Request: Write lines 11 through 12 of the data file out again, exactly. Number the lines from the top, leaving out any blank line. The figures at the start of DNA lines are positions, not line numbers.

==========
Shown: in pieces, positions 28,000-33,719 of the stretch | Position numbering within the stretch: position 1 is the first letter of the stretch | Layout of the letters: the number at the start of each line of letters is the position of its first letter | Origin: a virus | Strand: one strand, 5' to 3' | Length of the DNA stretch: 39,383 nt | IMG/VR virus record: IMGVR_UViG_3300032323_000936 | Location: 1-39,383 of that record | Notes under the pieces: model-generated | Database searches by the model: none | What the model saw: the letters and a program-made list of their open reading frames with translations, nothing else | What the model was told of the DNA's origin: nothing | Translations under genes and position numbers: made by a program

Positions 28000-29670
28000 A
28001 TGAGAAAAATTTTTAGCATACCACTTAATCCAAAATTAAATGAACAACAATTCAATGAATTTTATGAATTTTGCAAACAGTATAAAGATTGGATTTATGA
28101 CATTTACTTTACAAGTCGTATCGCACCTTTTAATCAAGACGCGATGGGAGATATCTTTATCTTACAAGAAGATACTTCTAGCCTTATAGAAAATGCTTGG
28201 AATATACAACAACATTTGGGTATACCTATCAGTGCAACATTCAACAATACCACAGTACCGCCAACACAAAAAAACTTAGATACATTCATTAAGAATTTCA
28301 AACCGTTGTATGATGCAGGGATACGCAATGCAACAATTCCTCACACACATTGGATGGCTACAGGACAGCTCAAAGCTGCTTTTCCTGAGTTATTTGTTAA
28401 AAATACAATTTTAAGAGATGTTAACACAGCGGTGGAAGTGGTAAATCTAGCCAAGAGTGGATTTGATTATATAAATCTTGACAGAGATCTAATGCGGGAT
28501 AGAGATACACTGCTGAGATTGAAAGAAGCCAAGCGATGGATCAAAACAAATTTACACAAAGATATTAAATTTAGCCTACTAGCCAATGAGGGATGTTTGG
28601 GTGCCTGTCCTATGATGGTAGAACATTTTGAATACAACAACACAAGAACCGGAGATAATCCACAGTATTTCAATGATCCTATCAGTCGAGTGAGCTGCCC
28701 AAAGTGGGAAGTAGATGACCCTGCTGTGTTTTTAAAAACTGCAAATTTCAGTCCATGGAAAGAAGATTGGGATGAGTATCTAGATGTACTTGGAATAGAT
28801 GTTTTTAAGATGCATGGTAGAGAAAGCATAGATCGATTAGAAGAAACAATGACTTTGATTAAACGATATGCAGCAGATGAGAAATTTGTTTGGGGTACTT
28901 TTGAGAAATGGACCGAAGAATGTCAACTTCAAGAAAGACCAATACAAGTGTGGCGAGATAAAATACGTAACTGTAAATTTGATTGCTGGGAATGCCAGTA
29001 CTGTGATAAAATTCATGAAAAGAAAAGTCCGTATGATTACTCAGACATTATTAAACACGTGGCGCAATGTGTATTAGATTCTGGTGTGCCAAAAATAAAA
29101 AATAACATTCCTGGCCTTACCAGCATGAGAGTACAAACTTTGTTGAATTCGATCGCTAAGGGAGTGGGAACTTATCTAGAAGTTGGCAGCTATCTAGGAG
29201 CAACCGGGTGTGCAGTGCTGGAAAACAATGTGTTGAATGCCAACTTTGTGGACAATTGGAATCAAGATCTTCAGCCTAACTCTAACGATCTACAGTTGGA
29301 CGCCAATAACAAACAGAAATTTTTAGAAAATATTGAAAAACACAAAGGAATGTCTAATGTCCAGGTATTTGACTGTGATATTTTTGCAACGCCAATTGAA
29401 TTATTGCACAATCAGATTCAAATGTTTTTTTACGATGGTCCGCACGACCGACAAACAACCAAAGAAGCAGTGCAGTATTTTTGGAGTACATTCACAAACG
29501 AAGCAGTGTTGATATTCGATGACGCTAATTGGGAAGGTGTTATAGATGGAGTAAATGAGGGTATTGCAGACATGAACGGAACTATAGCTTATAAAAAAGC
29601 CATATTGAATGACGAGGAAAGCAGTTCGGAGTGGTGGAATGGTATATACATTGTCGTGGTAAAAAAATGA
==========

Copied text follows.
28701 AAAGTGGGAAGTAGATGACCCTGCTGTGTTTTTAAAAACTGCAAATTTCAGTCCATGGAAAGAAGATTGGGATGAGTATCTAGATGTACTTGGAATAGAT
28801 GTTTTTAAGATGCATGGTAGAGAAAGCATAGATCGATTAGAAGAAACAATGACTTTGATTAAACGATATGCAGCAGATGAGAAATTTGTTTGGGGTACTT